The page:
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Celeste’s Debut Album 'Not Your Muse' is a Masterpiece Which Leaves You Begging For More

The 26 year old singer/songwriter who grew up in Saltdean, has seen monumental success

since her debut single Daydreaming was released in 2016. Within 5 years Celeste has received the Rising Star BRIT Award, won BBCs Sound of The Year award and was the voice of 2020's John Lewis advert, with her song Give a Little Love, being the calming voice towards the end of one of the most challenging years. Now the singer, who is signed by Interscope and Polydor Records, has gifted us her debut album Not Your Muse, a month before its official release date.

Not Your Muse reached number 1 album in the UK charts within the first week of its release, the first time in 5 five years that a female British artist has achieved this! An incredible achievement yet I am not surprised; the first song I heard by Celeste was 'Strange', her raw unique voice immediately held my attention and her honest beautiful lyrics gave me goosebumps. Not Your Muse has delivered this and more, a masterpiece which climbs subtly across a variety of genres, delivering the story of being a proud strong woman, the beauty and woes of love, and staying true to oneself. The album begins with the soulful 'Ideal Woman', the delicate acoustic guitar and soft brushes on drums embodies the world of a smokey jazz bar in the 1930s. Celeste's relaxed, sometimes delayed delivery hints to her influences; Billie Holiday and Aretha Franklin, allowing space for the lyrics to breathe and be heard, often a rarity in modern music. 'Ideal Women' and 'Strange' (second track in the album) immediately reveal Celeste's accomplished lyric writing, honesty and relatability.

Then 'Tonight Tonight' comes on, the tempo picks up and you are now dancing in the jazz bar, revealing Celeste’s ability and wide variety, proving she won’t be put in one box. 'Tonight Tonight' shifts the album incorporating the jazz band with modern texture through subtle electronic sounds. This is one of my favourite songs on the album, as my flatmate can vouch for, the sustained strings and brass echo the longing evoked in the lyrics, this balanced with the simple but clever moving bass covers all frequencies brilliantly, whilst being propelled by a skippy drum beat creating a soulful masterpiece. 'Tonight Tonight' is a great transition in the album gliding smoothly into electronic RnB and more poppy sounds with 'Stop This Flame' emulating elements of Emeli Sande’s 'Next To Me' and 'You’ve Got The Love' by Florence and The Machine. 'Stop This Flame', which has over 30 million streams on Spotify, opens up the album to a wider audience whilst still managing to retain the jazz and soul core. The piano motif at the beginning pays homage to Celeste's love of 60s jazz and soul, in particular Otis Redding which was in fact the first record that Celeste bought, when she was just 4.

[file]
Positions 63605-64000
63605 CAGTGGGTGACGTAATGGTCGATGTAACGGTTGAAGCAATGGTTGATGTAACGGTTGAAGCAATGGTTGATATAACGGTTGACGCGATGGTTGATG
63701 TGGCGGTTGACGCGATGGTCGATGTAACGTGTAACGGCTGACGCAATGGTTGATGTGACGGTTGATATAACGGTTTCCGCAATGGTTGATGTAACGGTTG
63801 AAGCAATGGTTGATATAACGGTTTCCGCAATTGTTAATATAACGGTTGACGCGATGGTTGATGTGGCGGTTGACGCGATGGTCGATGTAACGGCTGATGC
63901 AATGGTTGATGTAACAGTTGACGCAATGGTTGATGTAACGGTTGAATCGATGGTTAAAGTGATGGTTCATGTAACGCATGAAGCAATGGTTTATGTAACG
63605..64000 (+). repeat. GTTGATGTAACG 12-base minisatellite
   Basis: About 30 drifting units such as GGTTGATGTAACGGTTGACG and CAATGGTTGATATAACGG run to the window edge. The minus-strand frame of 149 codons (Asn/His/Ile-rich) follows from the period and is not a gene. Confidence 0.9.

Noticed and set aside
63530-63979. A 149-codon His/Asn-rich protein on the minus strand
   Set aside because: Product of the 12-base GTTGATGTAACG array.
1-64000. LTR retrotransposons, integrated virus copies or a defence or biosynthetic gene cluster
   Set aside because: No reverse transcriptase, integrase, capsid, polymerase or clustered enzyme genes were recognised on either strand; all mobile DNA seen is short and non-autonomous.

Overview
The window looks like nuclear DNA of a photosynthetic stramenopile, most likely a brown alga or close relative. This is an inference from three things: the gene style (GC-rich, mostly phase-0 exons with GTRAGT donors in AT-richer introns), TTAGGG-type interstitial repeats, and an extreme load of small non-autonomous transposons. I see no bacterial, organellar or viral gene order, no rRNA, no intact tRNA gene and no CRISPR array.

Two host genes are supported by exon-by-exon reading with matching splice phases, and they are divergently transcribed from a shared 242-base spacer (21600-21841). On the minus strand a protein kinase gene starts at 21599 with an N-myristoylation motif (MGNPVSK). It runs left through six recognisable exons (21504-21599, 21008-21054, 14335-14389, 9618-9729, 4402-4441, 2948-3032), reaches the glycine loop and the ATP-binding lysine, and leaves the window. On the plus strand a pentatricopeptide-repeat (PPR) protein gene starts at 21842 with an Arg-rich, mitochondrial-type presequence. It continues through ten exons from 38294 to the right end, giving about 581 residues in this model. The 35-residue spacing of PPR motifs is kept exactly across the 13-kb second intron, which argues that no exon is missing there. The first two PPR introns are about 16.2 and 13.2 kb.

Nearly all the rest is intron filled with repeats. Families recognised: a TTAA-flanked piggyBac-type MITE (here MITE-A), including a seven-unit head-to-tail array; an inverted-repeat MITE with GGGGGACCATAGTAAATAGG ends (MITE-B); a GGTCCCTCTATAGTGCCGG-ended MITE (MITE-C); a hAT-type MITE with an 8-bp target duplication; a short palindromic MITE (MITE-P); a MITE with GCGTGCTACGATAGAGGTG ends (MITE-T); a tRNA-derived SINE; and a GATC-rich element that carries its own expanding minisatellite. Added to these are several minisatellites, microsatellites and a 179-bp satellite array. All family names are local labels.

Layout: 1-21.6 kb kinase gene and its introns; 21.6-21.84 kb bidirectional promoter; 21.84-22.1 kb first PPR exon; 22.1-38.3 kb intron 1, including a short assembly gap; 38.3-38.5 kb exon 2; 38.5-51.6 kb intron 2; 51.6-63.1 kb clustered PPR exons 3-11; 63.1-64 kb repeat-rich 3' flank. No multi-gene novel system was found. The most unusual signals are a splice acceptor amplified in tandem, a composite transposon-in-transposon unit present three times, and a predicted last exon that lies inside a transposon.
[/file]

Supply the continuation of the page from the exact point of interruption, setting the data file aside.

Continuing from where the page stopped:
The rest of the album continues with artistic brilliance; every song stands alone, not blending into one another which is often a risk with an album, especially one with 12 songs. Structured harmoniously which keeps you begging for more, every song is captivating, in particular favourites of mine are: 'A Kiss', 'Beloved' and 'Not Your Muse'. Celeste who started gigging in Brighton when she was a teen explained to Annie Mac that she began producing on a Macbook using GarageBand when she was 18. Celeste's production skills, deep knowledge of music and love and respect for different genres is apparent; the album manages to blend RnB, electronica and jazz, no small feat and is done not only extremely well, but effortlessly.

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